NEW YORK (TheStreet) — Many Boomers may decide to downsize their large multi-level houses in retirement, while others may hang onto their homes for family gatherings and passing on to children. What's the right move for you?
You might want to stay in your home if …
You have a strong emotional attachment to your home.
A lot of times the decision isn't as much financial as much as it is emotional, says Craig Brimhall, vice president of wealth strategies at Ameriprise Financial.
"People envision their grandkids in the spare bedroom, and that's a very emotional thing. Sure, it makes sense to save money on a home when you can, but if family ties override that, then you may find yourself doing just the opposite of what you said you'd always do," he says.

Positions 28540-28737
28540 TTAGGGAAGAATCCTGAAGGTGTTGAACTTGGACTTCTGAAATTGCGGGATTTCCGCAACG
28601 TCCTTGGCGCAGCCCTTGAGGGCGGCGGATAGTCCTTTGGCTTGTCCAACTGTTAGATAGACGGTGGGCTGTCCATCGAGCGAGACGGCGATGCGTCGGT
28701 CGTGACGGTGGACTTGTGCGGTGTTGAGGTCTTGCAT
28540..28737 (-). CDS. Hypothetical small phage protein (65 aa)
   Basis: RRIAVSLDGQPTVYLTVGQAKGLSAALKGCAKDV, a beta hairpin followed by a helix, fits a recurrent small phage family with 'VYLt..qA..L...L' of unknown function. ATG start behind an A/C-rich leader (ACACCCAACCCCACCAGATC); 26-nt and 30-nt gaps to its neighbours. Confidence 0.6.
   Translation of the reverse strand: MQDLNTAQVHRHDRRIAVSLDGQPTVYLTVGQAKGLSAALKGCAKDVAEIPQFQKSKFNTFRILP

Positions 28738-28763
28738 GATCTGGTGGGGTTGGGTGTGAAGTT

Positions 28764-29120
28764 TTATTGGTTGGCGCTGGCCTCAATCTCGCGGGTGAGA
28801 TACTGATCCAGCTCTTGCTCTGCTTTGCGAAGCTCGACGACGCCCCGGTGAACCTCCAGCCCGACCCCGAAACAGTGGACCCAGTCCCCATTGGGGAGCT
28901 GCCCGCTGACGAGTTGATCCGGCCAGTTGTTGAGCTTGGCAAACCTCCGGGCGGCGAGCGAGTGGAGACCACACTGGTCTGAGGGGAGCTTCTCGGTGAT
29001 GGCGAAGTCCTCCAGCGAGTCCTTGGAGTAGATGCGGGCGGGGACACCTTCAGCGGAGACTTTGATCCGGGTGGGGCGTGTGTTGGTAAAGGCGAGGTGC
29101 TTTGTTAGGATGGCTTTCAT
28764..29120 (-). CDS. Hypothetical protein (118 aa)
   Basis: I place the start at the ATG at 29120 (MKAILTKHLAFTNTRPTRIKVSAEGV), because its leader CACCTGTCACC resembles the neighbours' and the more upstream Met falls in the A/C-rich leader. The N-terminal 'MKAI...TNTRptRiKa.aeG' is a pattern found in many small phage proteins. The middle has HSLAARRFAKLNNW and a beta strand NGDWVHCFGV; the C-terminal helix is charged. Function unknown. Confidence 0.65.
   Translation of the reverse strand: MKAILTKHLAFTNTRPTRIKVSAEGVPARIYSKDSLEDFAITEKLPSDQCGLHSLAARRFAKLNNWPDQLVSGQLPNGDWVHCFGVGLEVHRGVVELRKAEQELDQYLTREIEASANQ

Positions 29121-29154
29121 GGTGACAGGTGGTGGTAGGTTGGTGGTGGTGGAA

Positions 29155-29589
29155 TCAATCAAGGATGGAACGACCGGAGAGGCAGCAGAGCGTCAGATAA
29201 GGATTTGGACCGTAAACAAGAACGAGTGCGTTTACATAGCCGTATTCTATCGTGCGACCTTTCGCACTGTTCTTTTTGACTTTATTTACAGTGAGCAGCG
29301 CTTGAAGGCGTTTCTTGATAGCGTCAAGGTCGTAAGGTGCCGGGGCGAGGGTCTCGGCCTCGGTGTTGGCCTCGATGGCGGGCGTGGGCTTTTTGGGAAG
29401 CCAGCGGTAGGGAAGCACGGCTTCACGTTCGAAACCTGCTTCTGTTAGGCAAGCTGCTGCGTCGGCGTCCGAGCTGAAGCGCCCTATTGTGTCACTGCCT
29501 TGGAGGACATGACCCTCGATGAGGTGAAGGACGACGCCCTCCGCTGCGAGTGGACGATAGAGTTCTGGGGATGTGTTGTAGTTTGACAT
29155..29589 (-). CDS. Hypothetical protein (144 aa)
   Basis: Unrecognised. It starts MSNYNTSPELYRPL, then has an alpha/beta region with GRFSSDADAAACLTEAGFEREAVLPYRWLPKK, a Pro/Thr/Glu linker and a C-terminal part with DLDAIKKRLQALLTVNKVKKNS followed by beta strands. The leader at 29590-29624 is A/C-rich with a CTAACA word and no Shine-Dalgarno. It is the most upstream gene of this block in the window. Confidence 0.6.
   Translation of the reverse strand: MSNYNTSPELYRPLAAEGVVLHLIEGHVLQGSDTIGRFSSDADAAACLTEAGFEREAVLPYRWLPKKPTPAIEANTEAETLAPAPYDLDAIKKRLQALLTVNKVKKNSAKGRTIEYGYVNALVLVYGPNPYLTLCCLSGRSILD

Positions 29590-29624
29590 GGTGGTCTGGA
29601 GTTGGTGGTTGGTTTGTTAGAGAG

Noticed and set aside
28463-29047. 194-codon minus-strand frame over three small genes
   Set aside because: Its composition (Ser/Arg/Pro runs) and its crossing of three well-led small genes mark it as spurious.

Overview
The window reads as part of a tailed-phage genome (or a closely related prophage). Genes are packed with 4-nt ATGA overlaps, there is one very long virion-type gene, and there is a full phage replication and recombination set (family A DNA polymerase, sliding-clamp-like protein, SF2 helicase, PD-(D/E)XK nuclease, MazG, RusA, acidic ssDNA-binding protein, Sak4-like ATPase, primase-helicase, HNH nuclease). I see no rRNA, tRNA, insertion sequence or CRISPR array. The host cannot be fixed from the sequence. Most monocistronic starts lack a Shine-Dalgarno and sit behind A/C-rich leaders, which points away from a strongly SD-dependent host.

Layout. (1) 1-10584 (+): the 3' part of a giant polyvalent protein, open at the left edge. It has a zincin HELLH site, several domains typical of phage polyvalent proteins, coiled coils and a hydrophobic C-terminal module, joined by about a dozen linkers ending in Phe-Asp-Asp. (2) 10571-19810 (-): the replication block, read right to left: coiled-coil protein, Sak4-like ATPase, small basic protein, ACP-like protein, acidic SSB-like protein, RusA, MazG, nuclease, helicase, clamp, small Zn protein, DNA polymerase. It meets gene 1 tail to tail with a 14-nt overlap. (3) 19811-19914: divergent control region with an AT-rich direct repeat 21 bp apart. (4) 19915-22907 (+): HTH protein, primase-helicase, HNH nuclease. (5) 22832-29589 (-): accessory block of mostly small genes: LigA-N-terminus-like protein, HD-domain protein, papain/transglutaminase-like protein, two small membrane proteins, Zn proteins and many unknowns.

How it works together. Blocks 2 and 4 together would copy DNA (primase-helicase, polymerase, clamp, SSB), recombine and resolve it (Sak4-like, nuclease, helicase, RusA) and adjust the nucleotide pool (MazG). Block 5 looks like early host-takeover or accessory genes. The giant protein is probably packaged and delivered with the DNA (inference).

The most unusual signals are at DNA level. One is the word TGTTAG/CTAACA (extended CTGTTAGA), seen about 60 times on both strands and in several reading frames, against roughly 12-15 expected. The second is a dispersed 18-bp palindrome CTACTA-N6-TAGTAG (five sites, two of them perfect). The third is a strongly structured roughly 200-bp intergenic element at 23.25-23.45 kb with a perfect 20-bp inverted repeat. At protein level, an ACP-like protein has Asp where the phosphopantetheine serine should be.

Leaving a home will always be somewhat bittersweet assuming you have positive memories of years gone by, Brimhall explains.
"Many people have a tough time parting with the family home. If you aren't really fired up about moving into a condo, and financially you aren't being forced to leave, then it's OK to stay put."
You want to leave your home and property to your children.
"If you don't want to let go, your kids probably don't want to let go," Brimhall says. "Even if you're ready to sell, you may find your kids say, 'Don't do it! I want the home!'"
Kids sometimes have surprising opinions about what parents should do in retirement, says Judith Chipps, senior vice president of wealth management at Merrill Lynch.